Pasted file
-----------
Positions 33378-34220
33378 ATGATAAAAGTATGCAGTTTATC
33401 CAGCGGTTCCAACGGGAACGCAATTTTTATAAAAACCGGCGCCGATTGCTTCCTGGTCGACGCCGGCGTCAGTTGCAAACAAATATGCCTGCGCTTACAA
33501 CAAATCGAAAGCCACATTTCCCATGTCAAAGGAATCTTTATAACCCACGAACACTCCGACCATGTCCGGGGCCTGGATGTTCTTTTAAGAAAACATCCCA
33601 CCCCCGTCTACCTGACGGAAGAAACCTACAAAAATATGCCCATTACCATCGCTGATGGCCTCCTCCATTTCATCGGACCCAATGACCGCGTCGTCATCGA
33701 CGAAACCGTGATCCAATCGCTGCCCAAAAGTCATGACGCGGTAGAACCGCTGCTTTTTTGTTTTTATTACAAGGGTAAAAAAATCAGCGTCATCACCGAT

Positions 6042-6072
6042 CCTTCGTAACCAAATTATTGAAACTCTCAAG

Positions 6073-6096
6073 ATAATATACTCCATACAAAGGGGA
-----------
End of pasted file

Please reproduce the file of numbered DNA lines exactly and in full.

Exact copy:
Positions 33378-34220
33378 ATGATAAAAGTATGCAGTTTATC
33401 CAGCGGTTCCAACGGGAACGCAATTTTTATAAAAACCGGCGCCGATTGCTTCCTGGTCGACGCCGGCGTCAGTTGCAAACAAATATGCCTGCGCTTACAA
33501 CAAATCGAAAGCCACATTTCCCATGTCAAAGGAATCTTTATAACCCACGAACACTCCGACCATGTCCGGGGCCTGGATGTTCTTTTAAGAAAACATCCCA
33601 CCCCCGTCTACCTGACGGAAGAAACCTACAAAAATATGCCCATTACCATCGCTGATGGCCTCCTCCATTTCATCGGACCCAATGACCGCGTCGTCATCGA
33701 CGAAACCGTGATCCAATCGCTGCCCAAAAGTCATGACGCGGTAGAACCGCTGCTTTTTTGTTTTTATTACAAGGGTAAAAAAATCAGCGTCATCACCGAT

Positions 6042-6072
6042 CCTTCGTAACCAAATTATTGAAACTCTCAAG

Positions 6073-6096
6073 ATAATATACTCCATACAAAGGGGA